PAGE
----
Don’t Trust Everything You Learn in History Class

by

Wednesday, February 7, 2018


We’d all like to believe that what we are taught in school is an objective representation of the truth. Unfortunately, that’s usually not the case. On high school and college campuses across the country, textbooks play a key role in perpetuating left-wing narratives to the next generation. This is particularly alarming because whoever controls the next generation, controls the future.

With the help of Larry Shweikart’s 48 Liberal Lies About American History, I will explore frequent, left-wing portrayals of important events in our history and reveal to you the truth behind the lies.

Let’s begin: In A People’s History of the United States by Howard Zinn, Zinn asserts that, “[T]he more blacks entered the war, the more it appeared a war for their liberation. The more whites had to sacrifice, the more resentment there was, particularly among poor whites in the North.” At first, you don’t immediately recognize the problem. With closer analysis, you see that Zinn is calling the Emancipation Proclamation a racist move by Lincoln to increase troop count in the North.

According to the historical narrative of the left, Lincoln is a racist. Omitting the fact that Lincoln had extensively written that slavery was not a military or political issue, but one of morality and justice. Lincoln was ready to deliver the Proclamation in the summer of 1862. Also, evidence shows that Lincoln was not in the business of increasing troop strength. In fact, Lincoln knew that many would desert the Union army as a result of the Proclamation, being that racism existed in the North (just not at the level it did in the South).

Lincoln was right. The 86th Illinois regiment disbanded soon after the Emancipation Proclamation, with only eight returning to service. Following the Illinois regiment, many began to do the same.

No, Lincoln is not a racist. The Emancipation Proclamation was delivered with the intent to free the slaves residing in rebelling states. A People’s History of the United States persists yet another narrative: the Founding Fathers were elites that crafted the Constitution with only the protection of their wealth on their minds.

“The Constitution, then, illustrates the complexity of the American system: that it serves the interests of the wealthy elite…” Zinn manages to explain the founding away with the mere idea of economic determinism. The leftist theory is that the Founders created a government that protected their wealth and economic interests, however, without losing the support among middle-class whites.

But is this reality? All signers of the Declaration of Independence and the Constitution took risks. In fact most, if not all, of the signers lost either money, property, or family as a result of the Revolutionary War.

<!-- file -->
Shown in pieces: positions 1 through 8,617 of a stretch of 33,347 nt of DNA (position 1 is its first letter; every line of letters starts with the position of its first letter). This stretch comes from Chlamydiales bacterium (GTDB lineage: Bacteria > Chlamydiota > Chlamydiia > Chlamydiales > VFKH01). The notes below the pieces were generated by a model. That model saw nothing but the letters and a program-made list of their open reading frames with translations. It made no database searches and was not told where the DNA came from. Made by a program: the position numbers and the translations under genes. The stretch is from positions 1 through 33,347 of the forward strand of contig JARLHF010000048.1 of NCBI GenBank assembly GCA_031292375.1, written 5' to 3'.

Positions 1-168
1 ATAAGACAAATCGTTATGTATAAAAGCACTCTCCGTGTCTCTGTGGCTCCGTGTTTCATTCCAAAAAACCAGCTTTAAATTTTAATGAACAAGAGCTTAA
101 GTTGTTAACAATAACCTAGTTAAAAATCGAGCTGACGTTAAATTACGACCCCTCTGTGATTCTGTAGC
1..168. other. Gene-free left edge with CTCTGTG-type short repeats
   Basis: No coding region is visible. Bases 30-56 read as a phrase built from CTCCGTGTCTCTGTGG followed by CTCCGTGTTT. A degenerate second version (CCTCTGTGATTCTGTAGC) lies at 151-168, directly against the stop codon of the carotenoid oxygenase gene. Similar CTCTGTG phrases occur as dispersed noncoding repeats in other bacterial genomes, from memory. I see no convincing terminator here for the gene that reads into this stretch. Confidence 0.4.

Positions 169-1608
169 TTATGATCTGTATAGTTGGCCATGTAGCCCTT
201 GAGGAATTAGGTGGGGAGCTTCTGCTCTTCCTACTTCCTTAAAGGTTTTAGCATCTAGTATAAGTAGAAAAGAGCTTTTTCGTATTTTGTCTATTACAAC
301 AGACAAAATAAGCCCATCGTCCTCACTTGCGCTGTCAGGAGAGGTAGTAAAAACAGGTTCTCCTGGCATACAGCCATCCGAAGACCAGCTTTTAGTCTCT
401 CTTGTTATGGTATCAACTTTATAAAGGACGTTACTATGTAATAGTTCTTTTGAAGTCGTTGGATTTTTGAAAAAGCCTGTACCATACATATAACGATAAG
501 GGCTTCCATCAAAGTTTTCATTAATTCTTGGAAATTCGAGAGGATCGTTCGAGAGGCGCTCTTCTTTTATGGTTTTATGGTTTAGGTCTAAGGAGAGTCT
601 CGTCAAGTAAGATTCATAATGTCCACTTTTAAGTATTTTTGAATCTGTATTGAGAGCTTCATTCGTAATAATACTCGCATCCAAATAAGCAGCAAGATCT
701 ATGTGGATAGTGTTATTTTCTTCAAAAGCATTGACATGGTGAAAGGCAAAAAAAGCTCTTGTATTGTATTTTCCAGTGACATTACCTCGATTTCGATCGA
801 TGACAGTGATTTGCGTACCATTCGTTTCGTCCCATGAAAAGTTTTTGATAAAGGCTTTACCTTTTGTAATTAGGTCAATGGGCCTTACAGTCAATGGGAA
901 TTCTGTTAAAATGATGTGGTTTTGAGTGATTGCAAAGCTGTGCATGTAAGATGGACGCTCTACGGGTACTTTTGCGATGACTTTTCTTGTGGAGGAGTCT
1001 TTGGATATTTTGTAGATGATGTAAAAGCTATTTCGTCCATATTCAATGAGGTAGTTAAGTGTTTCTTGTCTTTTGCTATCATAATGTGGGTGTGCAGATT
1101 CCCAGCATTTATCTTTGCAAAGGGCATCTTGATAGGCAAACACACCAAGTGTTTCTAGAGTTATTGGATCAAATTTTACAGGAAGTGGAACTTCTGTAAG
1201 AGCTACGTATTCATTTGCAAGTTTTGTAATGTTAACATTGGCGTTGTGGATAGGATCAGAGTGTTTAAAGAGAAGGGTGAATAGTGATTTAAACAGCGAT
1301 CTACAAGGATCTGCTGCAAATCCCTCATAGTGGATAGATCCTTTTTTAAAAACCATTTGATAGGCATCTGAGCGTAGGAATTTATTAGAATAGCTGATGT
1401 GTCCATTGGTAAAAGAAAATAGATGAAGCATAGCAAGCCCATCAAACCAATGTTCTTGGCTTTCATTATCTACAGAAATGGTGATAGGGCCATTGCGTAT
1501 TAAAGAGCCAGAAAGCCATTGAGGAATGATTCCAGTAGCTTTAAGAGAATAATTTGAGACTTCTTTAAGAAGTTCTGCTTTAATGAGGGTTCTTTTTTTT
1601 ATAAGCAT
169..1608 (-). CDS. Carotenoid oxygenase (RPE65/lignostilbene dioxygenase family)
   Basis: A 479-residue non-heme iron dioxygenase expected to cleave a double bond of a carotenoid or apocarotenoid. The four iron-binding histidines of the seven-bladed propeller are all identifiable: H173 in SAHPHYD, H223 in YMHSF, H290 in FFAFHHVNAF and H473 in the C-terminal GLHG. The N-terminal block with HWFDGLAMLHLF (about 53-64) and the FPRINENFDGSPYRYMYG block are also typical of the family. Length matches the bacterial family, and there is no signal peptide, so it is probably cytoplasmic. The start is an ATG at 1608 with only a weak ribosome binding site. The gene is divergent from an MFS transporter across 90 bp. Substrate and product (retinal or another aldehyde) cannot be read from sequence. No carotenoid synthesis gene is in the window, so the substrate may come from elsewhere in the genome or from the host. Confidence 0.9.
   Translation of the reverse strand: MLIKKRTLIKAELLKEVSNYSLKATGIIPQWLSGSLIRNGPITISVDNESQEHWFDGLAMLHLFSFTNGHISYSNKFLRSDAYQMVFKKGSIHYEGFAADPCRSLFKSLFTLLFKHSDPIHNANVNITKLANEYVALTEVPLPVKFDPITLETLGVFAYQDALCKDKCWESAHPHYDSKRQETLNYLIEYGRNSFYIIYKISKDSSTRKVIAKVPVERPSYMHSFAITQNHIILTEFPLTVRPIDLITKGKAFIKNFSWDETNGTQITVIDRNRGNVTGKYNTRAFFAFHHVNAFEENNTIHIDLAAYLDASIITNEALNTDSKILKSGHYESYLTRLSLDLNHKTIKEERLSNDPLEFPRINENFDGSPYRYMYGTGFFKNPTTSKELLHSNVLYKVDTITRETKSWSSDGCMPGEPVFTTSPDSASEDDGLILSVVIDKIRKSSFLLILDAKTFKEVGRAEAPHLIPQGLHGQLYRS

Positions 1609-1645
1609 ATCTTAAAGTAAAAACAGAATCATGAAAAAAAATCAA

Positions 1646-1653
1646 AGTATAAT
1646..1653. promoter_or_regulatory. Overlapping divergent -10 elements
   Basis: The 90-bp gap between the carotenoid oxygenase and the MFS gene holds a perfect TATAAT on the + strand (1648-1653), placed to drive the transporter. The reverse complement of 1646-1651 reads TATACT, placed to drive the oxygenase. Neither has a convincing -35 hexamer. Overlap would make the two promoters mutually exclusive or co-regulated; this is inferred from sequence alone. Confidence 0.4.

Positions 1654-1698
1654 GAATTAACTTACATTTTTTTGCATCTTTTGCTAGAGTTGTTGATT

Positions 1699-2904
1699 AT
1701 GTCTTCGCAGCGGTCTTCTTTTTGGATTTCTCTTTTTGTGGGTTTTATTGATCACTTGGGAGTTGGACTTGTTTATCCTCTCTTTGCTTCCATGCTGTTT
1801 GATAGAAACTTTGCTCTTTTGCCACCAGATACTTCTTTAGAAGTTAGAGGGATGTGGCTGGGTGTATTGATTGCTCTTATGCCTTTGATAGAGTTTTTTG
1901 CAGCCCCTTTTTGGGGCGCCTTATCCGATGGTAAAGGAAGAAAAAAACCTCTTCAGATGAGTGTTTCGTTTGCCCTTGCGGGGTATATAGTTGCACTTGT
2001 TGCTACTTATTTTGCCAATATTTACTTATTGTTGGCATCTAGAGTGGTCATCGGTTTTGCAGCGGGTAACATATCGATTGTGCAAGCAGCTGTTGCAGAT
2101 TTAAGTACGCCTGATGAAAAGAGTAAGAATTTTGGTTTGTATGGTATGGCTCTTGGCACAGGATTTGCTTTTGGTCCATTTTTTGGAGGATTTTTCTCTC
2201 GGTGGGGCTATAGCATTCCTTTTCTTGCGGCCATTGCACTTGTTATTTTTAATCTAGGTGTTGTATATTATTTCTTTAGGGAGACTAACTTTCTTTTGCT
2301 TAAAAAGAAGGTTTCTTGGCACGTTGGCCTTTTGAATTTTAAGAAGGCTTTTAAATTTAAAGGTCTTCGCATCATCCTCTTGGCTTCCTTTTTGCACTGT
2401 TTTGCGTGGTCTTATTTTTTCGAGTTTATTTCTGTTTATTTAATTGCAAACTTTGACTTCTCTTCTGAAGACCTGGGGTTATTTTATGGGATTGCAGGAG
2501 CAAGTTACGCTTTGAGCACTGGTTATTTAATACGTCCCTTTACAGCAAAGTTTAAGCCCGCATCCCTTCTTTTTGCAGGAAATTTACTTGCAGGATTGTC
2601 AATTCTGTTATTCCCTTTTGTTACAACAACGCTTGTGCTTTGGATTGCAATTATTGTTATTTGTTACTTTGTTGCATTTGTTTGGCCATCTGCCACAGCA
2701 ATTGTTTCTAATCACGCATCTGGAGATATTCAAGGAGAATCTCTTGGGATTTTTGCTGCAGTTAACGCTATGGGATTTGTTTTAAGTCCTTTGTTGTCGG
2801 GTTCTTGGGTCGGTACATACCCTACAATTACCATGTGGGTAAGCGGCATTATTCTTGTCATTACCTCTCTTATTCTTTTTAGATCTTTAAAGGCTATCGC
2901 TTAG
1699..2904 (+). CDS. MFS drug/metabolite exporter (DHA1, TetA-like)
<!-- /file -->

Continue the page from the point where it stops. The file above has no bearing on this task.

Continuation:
To the founders, America was more than a “for-profit” scheme. It was an idea, an idea that would come to empower people for generations and change the world. To label the Founding as a result of economic determinism is ignorant and narrow-minded. Sadly, the bias doesn’t stop at the textbook. Sometimes teachers and professors play an important role beaming left-wing narratives in the minds of young adults.

Rose Laoutaris, a high school student in New Jersey, expressed her experience of bias in the classroom on Twitter. The following is the prompt that was given in Ms. Laoutaris’s classroom in which she claims instructor bias: Does FDR’s New Deal program effectively solve the problems of the Great Depression?

Many conservatives would answer ‘poorly,’ and they would have a good reason for doing so. Artificially raising wages also raises the cost of labor. When labor gets increasingly expensive for a business, they hire fewer workers and unemployment goes up. Roosevelt confused the economy of wartime with peacetime. Roosevelt made the assumption that the government could run the economy. FDR was wrong. In the end, his policies only prolonged the depression.

Ms. Laoutaris answered similarly, taking the side that the New Deal did little to improve the economy. Putting in hours of research, she was hoping to articulate the cons of the New Deal to her teacher. The teacher unimpressed, returned the essay with a poor score, citing numerous occasions where Ms. Laoutaris used “false information.”

This is not uncommon. Textbook bias and instructor bias go hand in hand. What is the solution?

Students.

We have the sum of all knowledge in our hands; the internet. Use it. Educate yourself. We live in a time where we can’t believe everything our teachers or professors tell us. Learn to spot apparent bias. In the words of Ronald Reagan, “Trust, but verify.”


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About Clay Robinson

Hilmar High School

Clay Robinson is a student at Hilmar High School and enjoys politics a bit too much. He spends his time reading, writing and tweeting. Clay hopes to pursue an Economics degree in the future.

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